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March 27, 1991 - Image 7

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The Michigan Daily, 1991-03-27

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Wednesday, March 27, 1991

The Michigan Daily
Opera Preview

O oooooh,




Page 7
Lush leads British
guitar band fest

by Julie Komorn
Everyone has experienced the pre-
,deadline all-nighter, but how many
f us would spend that anxious
night out on the town? Legend has it
that good old Wolfgang A. Mozart
was that type of guy. Don Giovanni
had been in rehearsal for several
weeks for its debut performance,
but it was unfinished musically.
With less than 24 hours to go before
the opening curtain, Mozart spent
the evening carousing with friends,
then stayed up all night in order to
finish the overture. After delaying
the curtain for more than an hour,
the finished work was rushed into
the hands of the orchestra, who were
then forced to perform the overture
in its entirety by sight. Mozart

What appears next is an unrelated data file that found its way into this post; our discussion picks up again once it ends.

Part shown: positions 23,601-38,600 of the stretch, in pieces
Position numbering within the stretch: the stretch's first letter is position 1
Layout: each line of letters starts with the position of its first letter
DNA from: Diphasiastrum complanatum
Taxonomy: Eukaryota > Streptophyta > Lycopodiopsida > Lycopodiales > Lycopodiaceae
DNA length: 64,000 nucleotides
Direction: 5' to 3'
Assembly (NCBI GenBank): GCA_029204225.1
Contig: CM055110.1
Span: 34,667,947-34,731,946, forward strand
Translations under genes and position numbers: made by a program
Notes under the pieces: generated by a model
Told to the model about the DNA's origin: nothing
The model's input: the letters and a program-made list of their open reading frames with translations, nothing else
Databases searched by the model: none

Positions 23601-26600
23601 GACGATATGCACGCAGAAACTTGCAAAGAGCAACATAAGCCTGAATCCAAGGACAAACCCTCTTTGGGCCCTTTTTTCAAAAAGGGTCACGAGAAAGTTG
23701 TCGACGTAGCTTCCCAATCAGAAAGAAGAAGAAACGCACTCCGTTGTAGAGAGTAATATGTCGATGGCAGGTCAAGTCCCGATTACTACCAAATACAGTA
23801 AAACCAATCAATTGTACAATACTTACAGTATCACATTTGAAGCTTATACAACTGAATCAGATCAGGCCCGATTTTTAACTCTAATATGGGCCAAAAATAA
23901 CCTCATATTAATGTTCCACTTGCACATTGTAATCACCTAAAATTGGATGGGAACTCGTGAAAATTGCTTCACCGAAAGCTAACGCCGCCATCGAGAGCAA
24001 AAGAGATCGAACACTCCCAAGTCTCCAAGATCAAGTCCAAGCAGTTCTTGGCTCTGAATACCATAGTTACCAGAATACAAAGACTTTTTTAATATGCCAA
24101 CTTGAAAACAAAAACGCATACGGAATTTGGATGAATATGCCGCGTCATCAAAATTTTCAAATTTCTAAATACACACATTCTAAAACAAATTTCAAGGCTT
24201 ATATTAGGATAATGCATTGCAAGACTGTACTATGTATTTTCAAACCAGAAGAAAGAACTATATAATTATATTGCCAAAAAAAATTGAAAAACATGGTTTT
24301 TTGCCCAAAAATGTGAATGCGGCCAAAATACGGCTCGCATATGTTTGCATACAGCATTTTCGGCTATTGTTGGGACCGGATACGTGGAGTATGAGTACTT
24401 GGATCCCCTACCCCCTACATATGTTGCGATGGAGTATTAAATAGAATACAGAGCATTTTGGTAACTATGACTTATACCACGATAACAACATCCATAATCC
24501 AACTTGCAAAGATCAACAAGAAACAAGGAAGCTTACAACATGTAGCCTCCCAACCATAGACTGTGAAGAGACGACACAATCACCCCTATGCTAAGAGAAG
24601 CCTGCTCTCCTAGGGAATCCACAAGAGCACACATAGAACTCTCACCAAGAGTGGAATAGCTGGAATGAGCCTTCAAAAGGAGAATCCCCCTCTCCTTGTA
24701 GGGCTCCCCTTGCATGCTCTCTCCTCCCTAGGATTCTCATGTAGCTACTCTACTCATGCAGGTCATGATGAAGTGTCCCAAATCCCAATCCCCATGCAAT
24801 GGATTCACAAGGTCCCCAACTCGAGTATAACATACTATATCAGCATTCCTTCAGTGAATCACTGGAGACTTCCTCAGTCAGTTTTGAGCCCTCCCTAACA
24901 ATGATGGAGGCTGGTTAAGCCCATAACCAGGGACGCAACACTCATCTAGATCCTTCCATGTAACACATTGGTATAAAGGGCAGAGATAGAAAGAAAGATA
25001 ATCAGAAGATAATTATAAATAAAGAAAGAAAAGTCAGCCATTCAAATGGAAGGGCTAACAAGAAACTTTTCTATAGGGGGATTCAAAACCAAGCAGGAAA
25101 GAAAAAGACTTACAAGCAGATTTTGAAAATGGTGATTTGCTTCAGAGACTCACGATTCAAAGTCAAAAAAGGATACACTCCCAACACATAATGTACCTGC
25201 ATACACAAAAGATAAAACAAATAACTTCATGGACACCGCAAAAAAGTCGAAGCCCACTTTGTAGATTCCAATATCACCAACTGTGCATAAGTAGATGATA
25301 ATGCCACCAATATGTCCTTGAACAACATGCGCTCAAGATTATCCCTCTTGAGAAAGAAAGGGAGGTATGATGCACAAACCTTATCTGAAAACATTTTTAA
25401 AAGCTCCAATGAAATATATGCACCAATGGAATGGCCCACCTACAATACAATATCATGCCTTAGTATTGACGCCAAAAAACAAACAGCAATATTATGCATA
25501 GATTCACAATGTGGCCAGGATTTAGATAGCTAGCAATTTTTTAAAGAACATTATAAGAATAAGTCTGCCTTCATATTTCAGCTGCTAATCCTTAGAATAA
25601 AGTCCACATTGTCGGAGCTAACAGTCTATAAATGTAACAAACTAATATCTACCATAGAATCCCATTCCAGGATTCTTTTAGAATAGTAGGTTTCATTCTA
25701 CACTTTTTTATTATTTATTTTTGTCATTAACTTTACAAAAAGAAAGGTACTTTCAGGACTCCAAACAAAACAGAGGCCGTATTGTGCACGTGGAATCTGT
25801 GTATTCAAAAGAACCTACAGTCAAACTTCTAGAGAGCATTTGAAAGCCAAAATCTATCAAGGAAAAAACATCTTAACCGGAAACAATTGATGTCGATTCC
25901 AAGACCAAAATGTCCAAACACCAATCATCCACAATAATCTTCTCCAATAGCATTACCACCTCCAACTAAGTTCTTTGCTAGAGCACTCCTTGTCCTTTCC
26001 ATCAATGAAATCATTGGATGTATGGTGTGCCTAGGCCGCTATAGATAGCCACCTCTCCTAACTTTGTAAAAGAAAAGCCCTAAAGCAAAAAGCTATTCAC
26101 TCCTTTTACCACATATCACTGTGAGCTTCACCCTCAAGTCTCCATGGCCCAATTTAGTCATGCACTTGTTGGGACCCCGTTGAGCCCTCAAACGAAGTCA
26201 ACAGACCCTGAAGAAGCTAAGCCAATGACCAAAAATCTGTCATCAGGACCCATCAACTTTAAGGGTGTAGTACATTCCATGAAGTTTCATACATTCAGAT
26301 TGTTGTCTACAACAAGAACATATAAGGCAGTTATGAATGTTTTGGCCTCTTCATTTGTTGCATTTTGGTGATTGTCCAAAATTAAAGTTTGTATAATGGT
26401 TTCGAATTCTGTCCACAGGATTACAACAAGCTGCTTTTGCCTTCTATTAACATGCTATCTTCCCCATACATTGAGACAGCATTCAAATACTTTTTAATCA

himself conducted the symphony.
Fortunately, the School of
Music Opera Theatre is well pre-
pared for their performance of Don
*Giovanni this week. The opera is
based on the story of the libertine
Don Juan, who first appeared as a
literary character in 17th century
Europe in Tirso de Molina's play, El
Burlador De Sevilla Y Convidado
De Piedra (The Trickster of Seville
and the Stone Guest). The story has
been told in various forms by many
of the world's greatest writers, in-
cluding Moliere, Carlo Goldoni and
'Thomas Shadwell. The libretto of
Mozart's opera was written by
Lorenzo da Ponte.
Set in a city in southern Spain,
the opera tells the story of Don
Giovanni, a reckless seducer of
woimen, and of his comic and perpet-
ually ill-treated valet, Leporello.
Caught in the act of seduction, the
Don accidentally kills a woman's

father who has come to defend his
daughter's honor. Don Giovanni is
pursued and, after a series of mis-
deeds, which of course include at-
tempted seductions, he unexpect-